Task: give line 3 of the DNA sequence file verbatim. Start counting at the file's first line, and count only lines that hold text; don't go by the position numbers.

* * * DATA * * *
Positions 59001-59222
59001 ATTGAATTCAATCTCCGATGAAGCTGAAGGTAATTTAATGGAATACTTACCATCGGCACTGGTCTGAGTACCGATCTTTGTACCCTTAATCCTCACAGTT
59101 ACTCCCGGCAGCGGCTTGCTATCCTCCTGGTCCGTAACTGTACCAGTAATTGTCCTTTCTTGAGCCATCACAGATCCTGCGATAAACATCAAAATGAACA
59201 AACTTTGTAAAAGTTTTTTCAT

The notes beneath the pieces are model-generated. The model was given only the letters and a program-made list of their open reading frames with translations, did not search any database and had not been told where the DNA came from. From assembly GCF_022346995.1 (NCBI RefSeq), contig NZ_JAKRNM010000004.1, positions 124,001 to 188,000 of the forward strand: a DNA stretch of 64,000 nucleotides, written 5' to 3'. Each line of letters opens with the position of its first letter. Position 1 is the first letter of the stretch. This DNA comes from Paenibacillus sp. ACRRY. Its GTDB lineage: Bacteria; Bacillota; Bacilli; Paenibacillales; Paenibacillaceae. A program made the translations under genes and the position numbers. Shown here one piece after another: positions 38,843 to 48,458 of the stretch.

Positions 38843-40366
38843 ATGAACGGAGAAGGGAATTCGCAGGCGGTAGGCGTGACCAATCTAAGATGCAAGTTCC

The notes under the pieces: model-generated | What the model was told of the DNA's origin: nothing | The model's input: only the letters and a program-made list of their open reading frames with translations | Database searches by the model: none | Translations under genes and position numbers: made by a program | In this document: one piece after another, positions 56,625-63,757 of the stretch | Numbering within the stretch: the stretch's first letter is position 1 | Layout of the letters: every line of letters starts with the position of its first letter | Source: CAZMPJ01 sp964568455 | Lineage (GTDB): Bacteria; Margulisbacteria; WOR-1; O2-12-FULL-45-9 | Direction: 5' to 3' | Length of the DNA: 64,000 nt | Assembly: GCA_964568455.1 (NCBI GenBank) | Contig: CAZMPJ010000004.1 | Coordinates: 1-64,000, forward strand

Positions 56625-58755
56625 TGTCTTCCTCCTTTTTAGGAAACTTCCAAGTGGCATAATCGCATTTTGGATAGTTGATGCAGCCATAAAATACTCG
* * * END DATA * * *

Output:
59101 ACTCCCGGCAGCGGCTTGCTATCCTCCTGGTCCGTAACTGTACCAGTAATTGTCCTTTCTTGAGCCATCACAGATCCTGCGATAAACATCAAAATGAACA